Art for Sea to Sky: Fragment
Fragment – 40”x40” – 2021 – acrylic on canvas
Mysterious. Ethereal. Compelling. Deep under the surface of Atl’ka7tsem/Howe Sound exists a world rarely seen by the human eye. Giant intricate structures are found in isolated colonies up to 200 meters deep, perched atop pinnacles in the deep dark waters. These otherworldly organisms are cloud sponges- ancient animals that were once thought to be extinct since the Eocene epoch 40 million years ago. First discovered near Haida Gwaii in 1987, recently 18 reefs or bioherms were found in Atl’ka7tsem/Howe Sound.
Comprised of silica (glass) these Hexactinellid sponges can form reefs/Tl’itl’p over 1,000 km square and grow as tall as an 8 story building. A single small reef can filter up to 660,000 gallons of water in 60 seconds! Considering the number and size of known reefs in southwestern British Columbia, they are currently capable of filtering the entire volume of the Salish Sea in 82 days.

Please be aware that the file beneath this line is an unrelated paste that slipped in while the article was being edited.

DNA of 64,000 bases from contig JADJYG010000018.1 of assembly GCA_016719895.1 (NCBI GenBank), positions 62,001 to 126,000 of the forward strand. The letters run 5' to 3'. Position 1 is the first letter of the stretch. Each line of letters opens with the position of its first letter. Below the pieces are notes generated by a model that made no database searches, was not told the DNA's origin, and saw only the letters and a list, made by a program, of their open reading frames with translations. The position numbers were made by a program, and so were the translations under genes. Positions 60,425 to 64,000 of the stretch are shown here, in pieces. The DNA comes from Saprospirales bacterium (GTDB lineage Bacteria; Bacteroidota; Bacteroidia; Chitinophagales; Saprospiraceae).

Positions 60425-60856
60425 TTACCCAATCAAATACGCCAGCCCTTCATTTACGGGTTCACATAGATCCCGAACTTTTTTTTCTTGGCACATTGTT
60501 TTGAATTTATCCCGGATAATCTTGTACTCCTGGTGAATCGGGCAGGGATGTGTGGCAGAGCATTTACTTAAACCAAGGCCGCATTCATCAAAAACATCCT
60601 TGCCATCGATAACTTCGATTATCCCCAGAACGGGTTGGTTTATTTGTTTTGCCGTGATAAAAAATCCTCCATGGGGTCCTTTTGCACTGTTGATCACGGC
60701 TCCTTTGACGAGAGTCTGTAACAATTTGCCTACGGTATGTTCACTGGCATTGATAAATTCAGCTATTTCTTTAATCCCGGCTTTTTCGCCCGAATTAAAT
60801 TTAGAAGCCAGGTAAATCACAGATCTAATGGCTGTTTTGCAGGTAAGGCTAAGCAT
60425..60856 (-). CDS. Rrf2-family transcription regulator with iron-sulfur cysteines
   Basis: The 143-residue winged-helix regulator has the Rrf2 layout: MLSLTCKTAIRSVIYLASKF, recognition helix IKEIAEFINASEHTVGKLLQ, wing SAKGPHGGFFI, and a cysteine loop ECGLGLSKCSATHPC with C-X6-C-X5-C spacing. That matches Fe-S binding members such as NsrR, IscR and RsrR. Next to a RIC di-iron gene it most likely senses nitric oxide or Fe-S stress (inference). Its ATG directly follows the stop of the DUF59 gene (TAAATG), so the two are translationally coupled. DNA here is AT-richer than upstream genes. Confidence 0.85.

The reefs are also home to a wide range of organisms including Quillback Rockfish, Shiner Perch (Sts’úḵwi7), Spot Prawns and many species of small crustacean. Damage from anchoring, subsea cables, fishing gear and bottom trawling presents a significant threat to these delicate ecosystems. It is estimated that reefs within Howe Sound are currently at 40-90% intact with reefs in the Salish Sea down to as low as 1-35% of their historic size.
As critical habitat to numerous species and powerful filter-feeders these sponges are notably one of the most important organisms in Atl’ka7tsem/Howe Sound and beyond.
Special thank you to Adam Taylor of the Marine Life Sanctuaries Society of BC for providing reference photos and information for this painting